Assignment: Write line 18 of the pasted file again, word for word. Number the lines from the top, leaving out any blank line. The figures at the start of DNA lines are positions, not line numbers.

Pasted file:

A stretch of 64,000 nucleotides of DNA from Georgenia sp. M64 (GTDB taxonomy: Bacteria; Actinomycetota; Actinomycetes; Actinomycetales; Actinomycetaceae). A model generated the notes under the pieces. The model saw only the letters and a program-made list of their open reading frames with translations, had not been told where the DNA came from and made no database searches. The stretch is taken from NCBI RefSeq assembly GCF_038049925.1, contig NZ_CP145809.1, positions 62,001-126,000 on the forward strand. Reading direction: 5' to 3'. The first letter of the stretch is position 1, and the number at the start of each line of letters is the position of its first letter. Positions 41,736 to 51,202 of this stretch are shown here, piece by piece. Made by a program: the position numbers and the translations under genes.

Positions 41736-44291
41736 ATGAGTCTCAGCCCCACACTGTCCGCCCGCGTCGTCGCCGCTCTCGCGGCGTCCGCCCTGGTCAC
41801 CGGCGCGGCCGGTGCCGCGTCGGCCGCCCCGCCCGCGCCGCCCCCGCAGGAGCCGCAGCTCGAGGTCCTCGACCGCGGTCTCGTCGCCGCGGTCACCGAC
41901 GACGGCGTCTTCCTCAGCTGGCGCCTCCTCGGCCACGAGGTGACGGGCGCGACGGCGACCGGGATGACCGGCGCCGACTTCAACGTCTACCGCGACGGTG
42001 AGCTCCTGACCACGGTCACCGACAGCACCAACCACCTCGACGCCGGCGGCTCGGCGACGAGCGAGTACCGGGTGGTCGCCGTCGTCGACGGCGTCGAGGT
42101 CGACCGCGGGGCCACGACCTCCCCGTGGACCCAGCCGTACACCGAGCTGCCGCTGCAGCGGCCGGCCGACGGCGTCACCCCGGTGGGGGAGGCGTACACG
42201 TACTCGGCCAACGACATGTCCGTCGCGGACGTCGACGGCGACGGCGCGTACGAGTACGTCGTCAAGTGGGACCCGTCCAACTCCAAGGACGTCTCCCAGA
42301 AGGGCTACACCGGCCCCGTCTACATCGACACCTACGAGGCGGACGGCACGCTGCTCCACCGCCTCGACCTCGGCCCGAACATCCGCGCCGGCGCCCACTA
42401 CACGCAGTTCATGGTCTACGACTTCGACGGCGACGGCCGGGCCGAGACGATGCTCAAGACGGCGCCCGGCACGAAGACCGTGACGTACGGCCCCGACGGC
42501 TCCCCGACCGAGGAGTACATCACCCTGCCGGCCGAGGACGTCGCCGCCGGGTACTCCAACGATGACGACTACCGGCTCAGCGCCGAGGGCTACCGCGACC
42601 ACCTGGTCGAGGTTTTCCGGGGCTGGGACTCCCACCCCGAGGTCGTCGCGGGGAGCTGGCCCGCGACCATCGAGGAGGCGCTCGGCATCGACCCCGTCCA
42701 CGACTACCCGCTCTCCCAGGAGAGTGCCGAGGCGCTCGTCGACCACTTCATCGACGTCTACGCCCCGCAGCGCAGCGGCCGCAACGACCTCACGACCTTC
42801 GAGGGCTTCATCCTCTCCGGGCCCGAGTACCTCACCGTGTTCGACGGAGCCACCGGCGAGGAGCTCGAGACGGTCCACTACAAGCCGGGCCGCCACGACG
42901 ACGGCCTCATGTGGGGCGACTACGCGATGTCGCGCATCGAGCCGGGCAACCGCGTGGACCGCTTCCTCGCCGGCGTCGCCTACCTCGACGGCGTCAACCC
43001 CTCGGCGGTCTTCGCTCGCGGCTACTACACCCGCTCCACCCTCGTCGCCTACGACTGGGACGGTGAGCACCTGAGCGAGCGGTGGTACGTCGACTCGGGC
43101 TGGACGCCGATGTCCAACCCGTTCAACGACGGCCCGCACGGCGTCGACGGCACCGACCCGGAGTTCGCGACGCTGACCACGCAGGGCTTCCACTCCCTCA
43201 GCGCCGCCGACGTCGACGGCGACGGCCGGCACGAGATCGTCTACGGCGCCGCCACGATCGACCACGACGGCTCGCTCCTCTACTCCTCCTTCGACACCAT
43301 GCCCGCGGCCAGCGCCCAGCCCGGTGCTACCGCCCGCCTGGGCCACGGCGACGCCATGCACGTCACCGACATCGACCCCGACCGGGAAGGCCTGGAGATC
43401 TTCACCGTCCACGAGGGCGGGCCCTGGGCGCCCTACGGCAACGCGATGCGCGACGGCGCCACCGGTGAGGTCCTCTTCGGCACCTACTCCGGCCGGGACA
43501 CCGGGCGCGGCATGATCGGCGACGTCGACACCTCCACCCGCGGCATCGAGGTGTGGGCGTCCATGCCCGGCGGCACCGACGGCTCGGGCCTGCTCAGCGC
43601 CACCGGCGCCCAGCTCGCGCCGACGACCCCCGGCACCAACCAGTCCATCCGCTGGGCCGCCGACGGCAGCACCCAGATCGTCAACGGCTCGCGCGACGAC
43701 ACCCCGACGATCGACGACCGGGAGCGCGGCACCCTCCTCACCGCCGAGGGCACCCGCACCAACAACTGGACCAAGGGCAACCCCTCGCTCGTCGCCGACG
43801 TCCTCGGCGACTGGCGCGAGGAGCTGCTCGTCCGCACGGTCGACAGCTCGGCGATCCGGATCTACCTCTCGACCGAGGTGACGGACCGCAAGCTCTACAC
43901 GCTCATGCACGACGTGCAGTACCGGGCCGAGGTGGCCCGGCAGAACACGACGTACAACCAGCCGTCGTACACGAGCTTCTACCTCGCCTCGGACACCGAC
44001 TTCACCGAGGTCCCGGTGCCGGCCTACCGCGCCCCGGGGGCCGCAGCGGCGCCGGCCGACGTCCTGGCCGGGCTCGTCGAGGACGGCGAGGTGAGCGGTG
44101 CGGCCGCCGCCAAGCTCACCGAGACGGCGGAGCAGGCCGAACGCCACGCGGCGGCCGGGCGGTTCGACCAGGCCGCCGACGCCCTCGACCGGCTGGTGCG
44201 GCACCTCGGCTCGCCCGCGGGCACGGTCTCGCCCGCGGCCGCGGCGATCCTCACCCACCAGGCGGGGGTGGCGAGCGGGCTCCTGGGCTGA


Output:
43201 GCGCCGCCGACGTCGACGGCGACGGCCGGCACGAGATCGTCTACGGCGCCGCCACGATCGACCACGACGGCTCGCTCCTCTACTCCTCCTTCGACACCAT